And, going back to the way in which Google displays images, it does so because it knows that it's providing a better consumer experience. When people are looking for images online, they want to see the images, and thus Google is delivering what people want. Getty may not like that, because it hoped that Google would fail to deliver what people want, thereby forcing them over to the also terrible Getty Images experience, but it's difficult to see how that's an antitrust issue. If Getty wants to compete, why doesn't it compete? Build a better image search engine and layer its business model on top of it.
But, no, instead, it whines to the EU about "antitrust" and pretends that it's helping photographers, all while making sure they get only a tiny percentage of any money that Getty actually makes from selling their photos.
It's a source of wonder and excitement for some, panic and concern for others, and a whole lot of cutting edge work for the people actually making it happen: artificial intelligence, the end-game for computing (and, as some would have you believe, humanity). But when you set aside the sci-fi predictions, doomsday warnings and hypothetical extremes, AI is a real thing happening all around us right now — and achieving some pretty impressive feats:
Back in 2011, Microsoft officially filed an antitrust complaint against Google in the EU. At the time, we noted how silly this was, given that the company itself had spent years battling EU antitrust regulations. It almost felt like a "well, if we had to go through that hellish process, let's put it on Google too..." kind of thing. Within less than a year, Google filed its own antitrust complaint back against Microsoft. As we noted at the time, both claims seemed kind of ridiculous and overblown -- and it bothered us greatly that these companies were resorting to stupid political games, rather than just competing in the market.
It had always been obvious and well-known that both groups were Microsoft front groups, and now it's official... and over. According to Re/code:
“Microsoft has agreed to withdraw its regulatory complaints against Google, reflecting our changing legal priorities,” a Microsoft representative said in a statement to Re/code. “We will continue to focus on competing vigorously for business and for customers.”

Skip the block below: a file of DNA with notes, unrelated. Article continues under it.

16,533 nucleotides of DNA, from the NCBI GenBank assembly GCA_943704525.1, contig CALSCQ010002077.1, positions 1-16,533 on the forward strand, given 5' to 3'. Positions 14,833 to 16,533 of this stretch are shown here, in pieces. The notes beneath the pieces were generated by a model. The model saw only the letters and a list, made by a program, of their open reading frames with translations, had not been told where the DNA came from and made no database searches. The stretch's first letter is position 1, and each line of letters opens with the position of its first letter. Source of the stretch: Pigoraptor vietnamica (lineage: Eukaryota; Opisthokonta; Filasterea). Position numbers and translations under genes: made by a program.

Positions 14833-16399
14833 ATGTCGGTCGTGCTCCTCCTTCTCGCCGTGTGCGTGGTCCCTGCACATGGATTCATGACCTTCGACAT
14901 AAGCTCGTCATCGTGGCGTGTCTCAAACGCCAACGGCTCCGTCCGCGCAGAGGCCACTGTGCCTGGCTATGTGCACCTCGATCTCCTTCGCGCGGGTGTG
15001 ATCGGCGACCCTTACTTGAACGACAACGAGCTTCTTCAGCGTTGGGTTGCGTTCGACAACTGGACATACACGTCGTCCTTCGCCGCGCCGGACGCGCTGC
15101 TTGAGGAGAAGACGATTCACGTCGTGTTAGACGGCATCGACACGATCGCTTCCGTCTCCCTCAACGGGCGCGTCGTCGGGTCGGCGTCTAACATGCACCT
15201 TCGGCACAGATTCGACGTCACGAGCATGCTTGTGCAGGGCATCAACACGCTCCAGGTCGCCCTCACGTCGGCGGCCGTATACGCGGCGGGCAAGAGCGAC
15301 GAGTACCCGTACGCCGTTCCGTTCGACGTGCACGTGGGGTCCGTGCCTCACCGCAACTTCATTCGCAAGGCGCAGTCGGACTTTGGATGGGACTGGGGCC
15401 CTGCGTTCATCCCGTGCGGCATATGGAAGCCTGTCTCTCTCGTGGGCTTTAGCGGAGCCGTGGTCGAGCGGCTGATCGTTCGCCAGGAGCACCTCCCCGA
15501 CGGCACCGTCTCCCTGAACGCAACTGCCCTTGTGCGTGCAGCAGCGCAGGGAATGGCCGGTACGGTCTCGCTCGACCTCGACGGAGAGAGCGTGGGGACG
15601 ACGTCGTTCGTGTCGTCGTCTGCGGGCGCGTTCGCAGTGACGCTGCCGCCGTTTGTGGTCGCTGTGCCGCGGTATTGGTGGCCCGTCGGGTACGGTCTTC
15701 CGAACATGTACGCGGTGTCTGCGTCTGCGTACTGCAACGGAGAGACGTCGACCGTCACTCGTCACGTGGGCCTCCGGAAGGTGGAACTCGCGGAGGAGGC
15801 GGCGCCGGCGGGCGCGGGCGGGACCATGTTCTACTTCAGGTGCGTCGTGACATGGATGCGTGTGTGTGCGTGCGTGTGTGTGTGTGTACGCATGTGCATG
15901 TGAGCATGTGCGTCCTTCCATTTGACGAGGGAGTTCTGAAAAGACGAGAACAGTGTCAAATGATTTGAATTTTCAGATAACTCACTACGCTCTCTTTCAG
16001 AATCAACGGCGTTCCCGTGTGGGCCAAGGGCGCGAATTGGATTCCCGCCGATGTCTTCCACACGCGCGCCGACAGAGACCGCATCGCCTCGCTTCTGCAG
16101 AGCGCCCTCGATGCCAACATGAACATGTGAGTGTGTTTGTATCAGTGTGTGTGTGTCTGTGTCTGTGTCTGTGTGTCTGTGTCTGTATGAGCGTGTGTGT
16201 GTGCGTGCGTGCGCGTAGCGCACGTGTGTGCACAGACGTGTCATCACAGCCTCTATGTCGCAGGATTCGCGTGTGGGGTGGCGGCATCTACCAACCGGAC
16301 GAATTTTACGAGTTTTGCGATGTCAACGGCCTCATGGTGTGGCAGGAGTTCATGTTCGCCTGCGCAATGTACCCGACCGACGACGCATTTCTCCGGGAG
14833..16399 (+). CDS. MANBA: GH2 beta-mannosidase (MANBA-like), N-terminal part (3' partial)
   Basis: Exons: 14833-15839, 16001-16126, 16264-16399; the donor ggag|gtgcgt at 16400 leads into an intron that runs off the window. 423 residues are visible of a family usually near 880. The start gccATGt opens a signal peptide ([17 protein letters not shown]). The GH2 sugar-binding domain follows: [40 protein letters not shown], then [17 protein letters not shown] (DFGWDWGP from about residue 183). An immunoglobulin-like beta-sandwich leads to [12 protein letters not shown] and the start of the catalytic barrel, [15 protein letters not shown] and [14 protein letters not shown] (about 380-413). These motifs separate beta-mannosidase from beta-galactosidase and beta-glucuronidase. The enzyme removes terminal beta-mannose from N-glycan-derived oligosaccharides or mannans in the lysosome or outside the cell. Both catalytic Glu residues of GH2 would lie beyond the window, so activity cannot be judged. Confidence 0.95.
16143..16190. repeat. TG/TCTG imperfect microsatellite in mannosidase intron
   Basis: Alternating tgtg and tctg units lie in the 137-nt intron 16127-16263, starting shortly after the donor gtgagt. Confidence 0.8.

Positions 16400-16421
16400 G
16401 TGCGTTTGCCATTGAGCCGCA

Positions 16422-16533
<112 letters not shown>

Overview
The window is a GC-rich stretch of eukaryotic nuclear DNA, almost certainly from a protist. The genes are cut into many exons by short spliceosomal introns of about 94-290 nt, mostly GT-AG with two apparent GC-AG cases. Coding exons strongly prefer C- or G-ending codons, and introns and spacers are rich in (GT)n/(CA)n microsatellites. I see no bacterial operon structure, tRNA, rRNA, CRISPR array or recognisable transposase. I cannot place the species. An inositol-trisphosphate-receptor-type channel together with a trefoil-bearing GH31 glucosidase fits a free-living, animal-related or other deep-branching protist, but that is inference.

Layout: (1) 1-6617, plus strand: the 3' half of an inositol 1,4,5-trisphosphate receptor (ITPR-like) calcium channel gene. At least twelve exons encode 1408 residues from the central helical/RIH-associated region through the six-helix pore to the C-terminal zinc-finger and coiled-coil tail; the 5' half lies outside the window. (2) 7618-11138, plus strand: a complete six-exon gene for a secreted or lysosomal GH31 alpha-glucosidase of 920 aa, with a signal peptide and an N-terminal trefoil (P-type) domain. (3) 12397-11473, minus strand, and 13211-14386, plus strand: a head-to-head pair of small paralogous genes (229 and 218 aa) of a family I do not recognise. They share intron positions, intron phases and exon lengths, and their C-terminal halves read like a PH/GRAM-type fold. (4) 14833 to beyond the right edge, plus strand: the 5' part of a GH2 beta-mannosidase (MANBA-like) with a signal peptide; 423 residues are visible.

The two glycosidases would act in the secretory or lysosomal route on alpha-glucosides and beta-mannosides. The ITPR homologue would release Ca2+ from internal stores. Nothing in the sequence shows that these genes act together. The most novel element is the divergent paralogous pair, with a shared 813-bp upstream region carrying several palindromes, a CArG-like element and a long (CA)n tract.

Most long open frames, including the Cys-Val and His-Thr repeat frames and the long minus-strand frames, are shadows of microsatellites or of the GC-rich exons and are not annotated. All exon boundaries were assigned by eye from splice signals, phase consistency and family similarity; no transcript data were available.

Google, meanwhile, offered up a similar statement, affirming that it too will withdraw any regulatory complaints it has made. “Our companies compete vigorously, but we want to do so on the merits of our products, not in legal proceedings.”
Of course they could have, and should have, done that five years ago, rather than going through this wasteful process for all involved. The Re/code report suggests a big reason for the shift is the new leadership atop both Google and Microsoft, leading to less animosity and a willingness to work together in some areas and compete directly in the market. It was disappointing that the two ever bothered to focus on trying to dump bureaucratic nightmares on each other in the first place, so it's good that that part is over. However, the antitrust investigations and potential outcomes won't stop just because the companies have stopped supporting them. Once those launched, they'll keep on going.
News Corp is concerned Google reinforces its dominance in general search by “scraping” or copying content from publishers to display the results of news articles, according to the person. News Corp alleges that if the publisher doesn’t want the content to be copied, Google doesn’t show the articles in the results at all, the person said.
That News Corp hates Google is well known. The company's CEO, Robert Thomson, has a history of barely comprehensible anti-Google rants, based on a confused (i.e. wrong) understanding of how the internet works. Thomson keeps claiming that Google is "stealing" News Corp content by linking people to it and sending the company traffic.
And, again, that seems to be the basis of the complaint here as well. It's difficult to parse what the complaint even means. News Corp "is concerned Google reinforces its dominance in general search by “scraping” or copying content from publishers to display the results of news articles...." Huh? Google indexes the web. That's what it does. That's how search engines work. Is News Corp trying to argue that indexing the internet is illegal? Really? And the fact that it's built a specialized news service -- how is that a problem?